Does Urijah Faber and Team Alpha Male's legacy hinge on a UFC title?

BY Damon Martin • January 31, 2014

Just two bouts into his MMA career, Urijah Faber was already fighting for a title and since that time he's been involved in more than 15 championship bouts out of his 36 total fights.   Outside of the fact that Faber has been a champion for most of his time spent in MMA, he's also earned a continuous place atop whatever division he's been fighting in because he's actually never lost in a non-title fight.

In the hierarchy of the lighter weight classes from 145 pounds down to 125 pounds, Faber was king during the years of the WEC but since coming to the UFC names like Jose Aldo and Renan Barao are the ones mentioned most whenever gold belts are being tossed around.

Faber has stuck around the top of the bantamweight division since dropping down to 135 pounds, fighting for the belt on two occasions but coming up short in both of his recent bids to take the title. So as he approaches shot No. 3 this weekend at UFC 169 in a rematch against Barao, the questions start to mount about what a win or a loss could do to Faber's overall legacy in the sport.

Faber isn't oblivious to the criticism that's been drawn to him lately about the number of title shots he's received with the lack of championships sitting atop his mantle over the last few years.   He knows that he can silence all of the naysayers with a win over Barao, but ultimately he refuses to let this one fight define a lifetime of hard work.

"I think to have that title would be huge," Faber told FOX Sports.  "I don't define myself on legacies and all that kind of stuff like the belt.  I would love to have it.  Right now, the UFC for my weight class is the top organization in the world, for the sport it's the top organization in the world and to have that belt would be huge.  Unfortunately the UFC took the WEC for years and made it the lighter weight promotion, so at that time it was the best in the world, but as the public goes that UFC belt is what matters.

"For me, I'm always in this sport to be the best.  Getting that belt and adding it to my collection would be awesome.  It's the crowned jewel of the sport."

Maybe even a bigger accomplishment for Faber's legacy would be bringing a title back to his home camp at Team Alpha Male in Sacramento.  Since he first opened the gym, Faber has built a stable of elite fighters all flowing through his facility in California's capitol and while they have a who's who list of top ten talent, there's not a single UFC title among them.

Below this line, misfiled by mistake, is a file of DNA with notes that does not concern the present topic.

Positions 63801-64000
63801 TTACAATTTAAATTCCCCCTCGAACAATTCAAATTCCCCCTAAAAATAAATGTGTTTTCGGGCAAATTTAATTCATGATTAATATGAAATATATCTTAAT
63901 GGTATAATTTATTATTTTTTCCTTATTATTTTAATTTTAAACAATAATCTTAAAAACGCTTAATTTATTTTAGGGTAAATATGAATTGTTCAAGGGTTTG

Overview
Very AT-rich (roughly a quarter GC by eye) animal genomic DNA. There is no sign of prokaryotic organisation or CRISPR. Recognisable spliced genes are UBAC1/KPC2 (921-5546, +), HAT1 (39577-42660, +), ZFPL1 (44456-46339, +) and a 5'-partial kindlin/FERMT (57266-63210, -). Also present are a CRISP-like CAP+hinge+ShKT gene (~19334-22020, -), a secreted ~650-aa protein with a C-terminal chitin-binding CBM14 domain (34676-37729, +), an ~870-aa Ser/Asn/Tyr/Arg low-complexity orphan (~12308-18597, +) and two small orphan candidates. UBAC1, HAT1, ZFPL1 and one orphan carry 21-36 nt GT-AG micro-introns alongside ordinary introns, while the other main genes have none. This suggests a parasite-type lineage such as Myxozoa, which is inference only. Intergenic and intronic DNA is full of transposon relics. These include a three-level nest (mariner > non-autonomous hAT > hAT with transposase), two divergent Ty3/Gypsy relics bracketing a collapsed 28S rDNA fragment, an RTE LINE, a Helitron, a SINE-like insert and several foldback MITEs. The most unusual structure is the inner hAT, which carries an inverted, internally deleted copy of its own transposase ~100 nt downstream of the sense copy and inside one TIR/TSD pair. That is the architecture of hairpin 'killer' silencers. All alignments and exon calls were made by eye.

Faber gets his chance to avenge his loss to Barao and bring home UFC gold to Team Alpha Male.

Chad Mendes has battled for the UFC featherweight title while Joseph Benavidez has twice tried for the flyweight belt but came up short.  Add on Faber's two title shots and the numbers are starting to mount towards the idea that Team Alpha Male may somehow become the 1990's Buffalo Bills of the UFC – always great, always in the big game, but never able to bring home the gold.

"I've been getting a lot of questions about that – the one thing that's eluded Team Alpha Male is a UFC belt," Faber said.  "For our weight classes, the UFC has only had our weight classes for like two years. It's only a matter of time before we have multiple belts on our team and I'd love to be the first guy to do it.

"We've got a long list of guys behind me ready to go after that belt as well so it's not going to end there.  It's not going to stop here."

As the team's chosen leader, Faber is more than happy to let the onus of bringing the first belt back to Team Alpha Male fall upon his shoulders, but he will gladly predict that there will be two UFC titles residing in Sacramento by the end of 2014.  Faber believes his teammate and currently No. 1 ranked featherweight Chad Mendes will also bring home the 145-pound title before the year is over.

That's where the collection begins and the possibilities beyond that are limitless.

"I believe that's going to happen," Faber said about two UFC belts coming to Team Alpha Male this year. "I'm making that prediction for sure.  Now it's my opportunity, it's my job to get it done."

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